This observation has wider implications for society given that one in four people have suffered from a mental health problem at some stage, yet only a limited number seek professional help.5 Mental health – defined by the World Health Organization as “a state of wellbeing in which every individual realises his or her own potential, can cope with the normal stresses of life, can work productively and fruitfully, and is able to make a contribution to her or his community” – is a topic that Michael Morley, Deputy Chair of the UK’s Centre for Mental Health, is passionate about.

Leveraging his FiMT experience, where he served as Trustee and Director, he is now driving efforts to promote mental health and wellbeing more broadly, alongside his responsibilities as CEO of Deutsche Bank UK Ltd and Head of UK Wealth Management.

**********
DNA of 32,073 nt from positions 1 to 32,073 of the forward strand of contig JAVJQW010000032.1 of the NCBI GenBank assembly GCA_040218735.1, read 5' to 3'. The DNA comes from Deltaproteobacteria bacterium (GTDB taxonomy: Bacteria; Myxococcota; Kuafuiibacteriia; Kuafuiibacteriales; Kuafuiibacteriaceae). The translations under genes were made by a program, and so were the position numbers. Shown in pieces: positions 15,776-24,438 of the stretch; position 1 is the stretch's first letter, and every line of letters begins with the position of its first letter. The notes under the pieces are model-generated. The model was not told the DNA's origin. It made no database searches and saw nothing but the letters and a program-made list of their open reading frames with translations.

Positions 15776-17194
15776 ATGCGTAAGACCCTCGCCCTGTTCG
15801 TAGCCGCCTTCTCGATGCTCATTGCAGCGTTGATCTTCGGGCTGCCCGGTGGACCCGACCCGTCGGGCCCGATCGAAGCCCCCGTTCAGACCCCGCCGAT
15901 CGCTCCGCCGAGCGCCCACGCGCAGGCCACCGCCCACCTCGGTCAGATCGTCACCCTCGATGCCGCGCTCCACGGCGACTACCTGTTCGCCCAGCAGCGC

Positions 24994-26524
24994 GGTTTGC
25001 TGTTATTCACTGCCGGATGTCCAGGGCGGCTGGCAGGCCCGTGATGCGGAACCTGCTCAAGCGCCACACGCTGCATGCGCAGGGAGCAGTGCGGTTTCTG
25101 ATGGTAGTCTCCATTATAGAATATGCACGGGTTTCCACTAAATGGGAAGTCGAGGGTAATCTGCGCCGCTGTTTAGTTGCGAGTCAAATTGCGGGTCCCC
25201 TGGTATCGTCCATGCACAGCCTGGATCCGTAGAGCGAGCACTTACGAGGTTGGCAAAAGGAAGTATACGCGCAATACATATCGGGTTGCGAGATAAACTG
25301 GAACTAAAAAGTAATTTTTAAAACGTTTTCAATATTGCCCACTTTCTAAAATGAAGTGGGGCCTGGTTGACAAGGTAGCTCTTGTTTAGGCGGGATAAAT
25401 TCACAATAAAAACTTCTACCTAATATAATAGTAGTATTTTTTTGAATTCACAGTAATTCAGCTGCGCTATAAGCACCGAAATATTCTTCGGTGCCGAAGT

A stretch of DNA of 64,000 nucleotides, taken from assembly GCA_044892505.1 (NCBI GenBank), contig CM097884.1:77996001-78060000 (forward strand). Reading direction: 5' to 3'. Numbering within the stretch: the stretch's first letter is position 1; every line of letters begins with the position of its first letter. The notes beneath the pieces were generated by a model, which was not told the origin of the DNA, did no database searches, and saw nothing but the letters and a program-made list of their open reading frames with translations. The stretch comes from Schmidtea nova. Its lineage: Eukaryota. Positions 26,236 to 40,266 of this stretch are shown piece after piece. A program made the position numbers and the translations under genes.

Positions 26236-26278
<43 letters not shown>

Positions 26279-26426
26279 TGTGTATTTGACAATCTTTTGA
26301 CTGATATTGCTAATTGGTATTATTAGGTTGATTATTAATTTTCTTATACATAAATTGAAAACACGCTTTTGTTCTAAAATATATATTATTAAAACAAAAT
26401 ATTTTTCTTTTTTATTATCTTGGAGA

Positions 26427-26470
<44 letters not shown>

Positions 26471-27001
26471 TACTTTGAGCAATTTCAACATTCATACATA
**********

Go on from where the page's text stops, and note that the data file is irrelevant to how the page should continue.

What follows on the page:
Morley’s passion has personal roots, given that his son was diagnosed with attention deficit hyperactivity disorder (ADHD) four years ago.6  Two years later, he joined the board of trustees at the Centre for Mental Health, a UK government-funded independent charity that focuses on fostering a better understanding of and dialogue on issues relating to mental health. His son’s ADHD was not something he and his family previously talked about, but Morley explains that “by having access to the research, I could cultivate an understanding so that I could help him and others with mental health issues.”

Awareness gains ground

Mental health and wellbeing have received increasing attention across a wide range of societal sectors in the past few years. Although Cardiff University’s recent research centres on the armed forces, it is congruous with the first wave of the Covid-19 pandemic, a once-in-a-lifetime global issue that has exposed many to trauma on an unprecedented scale. This has triggered stresses and emotional responses that are manifest in both mental and physical ways.